Both of my parents were born in the 30s and raised on south Georgia farms. When I asked them about deer populations when they were young, both said that they rarely ever saw deer. They also said that their fathers rarely killed any for food, and they were poor and needed the meat.

I do remember hunting in south Georgia in the early seventies and deer were much more rare then than they are today.
 

Throwback

Senior Member
TOORED,

subsistence hunting and market hunting primarily.


T
 
Hard to believe that there were NO deer in this state 100 years ago...I wonder what role the extinction of the American Chestnut played in the extirpation of deer from Georgia. Some are trying to bring them back.
 
Interesting to see how many deer were brought in from TX.
I had been told that a lot of deer brought into Georgia came from Virginia but that information was obviously bogus.
 
I just saw this thread. It's Great BTW. I had the pleasure of getting to know Mr. Whittington. Great Man, unbelievable outdoorsman. He never sat in a deerstand. And according to him he has some Giant horns...He was our caretaker at our club in Crawford county. he walked our lease many times and gave us detailed instruction on browse line and how many does needed killing. We shared many conversations and i learned alot about the restocking from him directly. Yes there were great numbers restocked privately. Usually still had the DNR's help just no real records were kept. I'm lucky to live in a county that had both Texas and WI strain placed. There here just dang hard to find...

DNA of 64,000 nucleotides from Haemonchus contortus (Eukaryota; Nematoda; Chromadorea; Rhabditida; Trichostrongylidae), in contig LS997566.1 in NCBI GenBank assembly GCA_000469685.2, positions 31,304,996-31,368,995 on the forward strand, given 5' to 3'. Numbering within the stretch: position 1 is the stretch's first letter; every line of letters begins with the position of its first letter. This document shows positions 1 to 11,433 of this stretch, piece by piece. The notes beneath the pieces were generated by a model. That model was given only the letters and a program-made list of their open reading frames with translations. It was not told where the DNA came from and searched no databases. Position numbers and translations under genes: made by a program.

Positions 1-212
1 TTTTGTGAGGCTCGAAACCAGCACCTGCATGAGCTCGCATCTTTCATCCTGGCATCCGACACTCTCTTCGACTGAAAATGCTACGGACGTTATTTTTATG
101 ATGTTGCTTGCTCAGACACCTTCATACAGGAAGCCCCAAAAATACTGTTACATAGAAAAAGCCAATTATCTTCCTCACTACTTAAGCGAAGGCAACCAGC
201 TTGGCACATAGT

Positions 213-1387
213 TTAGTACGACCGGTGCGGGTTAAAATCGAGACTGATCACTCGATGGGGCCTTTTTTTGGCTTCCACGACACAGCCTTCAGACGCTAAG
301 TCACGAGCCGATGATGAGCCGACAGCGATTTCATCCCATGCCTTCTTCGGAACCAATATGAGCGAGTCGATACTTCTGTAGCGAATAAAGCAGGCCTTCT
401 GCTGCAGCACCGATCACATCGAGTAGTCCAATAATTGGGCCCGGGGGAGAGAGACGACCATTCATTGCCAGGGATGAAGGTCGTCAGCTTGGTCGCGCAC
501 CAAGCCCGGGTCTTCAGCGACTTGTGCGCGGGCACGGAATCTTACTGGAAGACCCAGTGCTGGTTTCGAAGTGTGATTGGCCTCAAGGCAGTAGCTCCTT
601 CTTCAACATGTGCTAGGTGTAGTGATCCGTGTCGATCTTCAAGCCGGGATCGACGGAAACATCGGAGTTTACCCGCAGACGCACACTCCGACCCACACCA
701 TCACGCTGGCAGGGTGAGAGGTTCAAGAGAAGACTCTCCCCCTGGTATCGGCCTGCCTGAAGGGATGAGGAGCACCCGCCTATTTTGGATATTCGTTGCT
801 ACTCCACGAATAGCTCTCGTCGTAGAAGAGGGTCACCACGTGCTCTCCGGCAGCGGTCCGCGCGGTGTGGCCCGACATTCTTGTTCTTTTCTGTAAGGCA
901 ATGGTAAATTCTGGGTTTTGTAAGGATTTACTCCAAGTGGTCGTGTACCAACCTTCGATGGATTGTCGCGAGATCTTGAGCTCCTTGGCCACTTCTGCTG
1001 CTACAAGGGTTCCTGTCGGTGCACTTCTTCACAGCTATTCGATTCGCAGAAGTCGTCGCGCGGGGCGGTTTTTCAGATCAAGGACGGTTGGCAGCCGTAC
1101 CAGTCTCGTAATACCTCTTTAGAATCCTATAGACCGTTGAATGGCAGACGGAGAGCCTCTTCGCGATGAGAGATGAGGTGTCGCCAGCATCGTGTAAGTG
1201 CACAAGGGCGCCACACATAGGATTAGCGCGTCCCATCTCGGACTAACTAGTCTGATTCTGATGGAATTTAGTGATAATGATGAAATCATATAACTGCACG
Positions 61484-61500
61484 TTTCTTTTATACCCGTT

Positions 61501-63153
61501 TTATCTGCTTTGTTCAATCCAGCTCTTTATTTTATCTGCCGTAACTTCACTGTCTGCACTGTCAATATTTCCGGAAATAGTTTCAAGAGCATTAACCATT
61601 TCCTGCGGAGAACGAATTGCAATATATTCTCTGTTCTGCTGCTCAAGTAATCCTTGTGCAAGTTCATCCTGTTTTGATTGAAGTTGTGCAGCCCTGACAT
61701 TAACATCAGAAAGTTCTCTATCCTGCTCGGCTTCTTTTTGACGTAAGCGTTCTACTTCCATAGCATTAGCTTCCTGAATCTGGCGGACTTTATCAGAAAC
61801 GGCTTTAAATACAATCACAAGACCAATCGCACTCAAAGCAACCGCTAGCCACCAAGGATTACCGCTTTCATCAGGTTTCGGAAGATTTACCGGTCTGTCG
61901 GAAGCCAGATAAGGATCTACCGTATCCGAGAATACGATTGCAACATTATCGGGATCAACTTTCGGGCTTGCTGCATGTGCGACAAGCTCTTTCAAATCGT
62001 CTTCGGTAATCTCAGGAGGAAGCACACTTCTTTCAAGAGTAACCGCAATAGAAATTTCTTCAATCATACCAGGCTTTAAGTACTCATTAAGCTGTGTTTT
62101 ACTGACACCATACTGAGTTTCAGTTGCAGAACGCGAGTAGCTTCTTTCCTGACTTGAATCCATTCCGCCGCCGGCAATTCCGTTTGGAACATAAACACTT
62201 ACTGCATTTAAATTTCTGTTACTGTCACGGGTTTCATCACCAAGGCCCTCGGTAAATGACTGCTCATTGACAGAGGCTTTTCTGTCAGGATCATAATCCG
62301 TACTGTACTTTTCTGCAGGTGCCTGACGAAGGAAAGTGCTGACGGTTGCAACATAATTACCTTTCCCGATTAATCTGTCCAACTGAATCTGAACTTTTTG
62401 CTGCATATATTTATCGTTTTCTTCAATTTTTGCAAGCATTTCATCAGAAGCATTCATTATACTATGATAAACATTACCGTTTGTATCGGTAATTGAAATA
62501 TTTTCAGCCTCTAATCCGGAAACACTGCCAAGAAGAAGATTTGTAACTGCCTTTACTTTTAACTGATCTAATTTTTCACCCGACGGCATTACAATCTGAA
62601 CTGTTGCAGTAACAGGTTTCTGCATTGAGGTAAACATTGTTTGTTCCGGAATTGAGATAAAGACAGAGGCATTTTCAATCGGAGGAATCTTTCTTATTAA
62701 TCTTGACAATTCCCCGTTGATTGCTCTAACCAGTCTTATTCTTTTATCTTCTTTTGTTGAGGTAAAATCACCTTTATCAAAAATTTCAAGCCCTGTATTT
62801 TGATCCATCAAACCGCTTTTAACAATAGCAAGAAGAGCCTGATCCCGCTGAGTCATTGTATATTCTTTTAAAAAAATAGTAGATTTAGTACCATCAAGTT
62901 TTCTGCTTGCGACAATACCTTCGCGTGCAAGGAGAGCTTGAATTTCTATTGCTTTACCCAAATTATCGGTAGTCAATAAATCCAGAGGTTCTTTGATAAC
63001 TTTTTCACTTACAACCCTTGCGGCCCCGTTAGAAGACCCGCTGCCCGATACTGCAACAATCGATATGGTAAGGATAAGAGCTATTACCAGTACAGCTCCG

HossBog

Senior Member
I noticed that neither Columbia nor Lincoln counties are listed, but I guess the deer from Clarks Hill WMA must've increased and migrated over in the early '60s. When I started deer hunting in 1964, I had never met nor heard of another deer hunter in my part of Georgia. I had never even seen a deer, just some sign, so I knew they were around. I killed the first wild deer I ever saw, a nice little 8 point buck, whose head is in my office at home. November 5, 1966 at 2:05 pm, 45 yards through heart shot from shotgun slug. Hehehe, I was a bit lucky, eh? Senior in high school. Then, went to Vietnam returned, and everybody and his brother was deer hunting! I felt as if I had lost my secret! Oh well, man, those were the days!
 
Ground zero Harris County...

Looks like my lease is very close to the area of Harris County's release site. Kinda cool. Thanks for posting.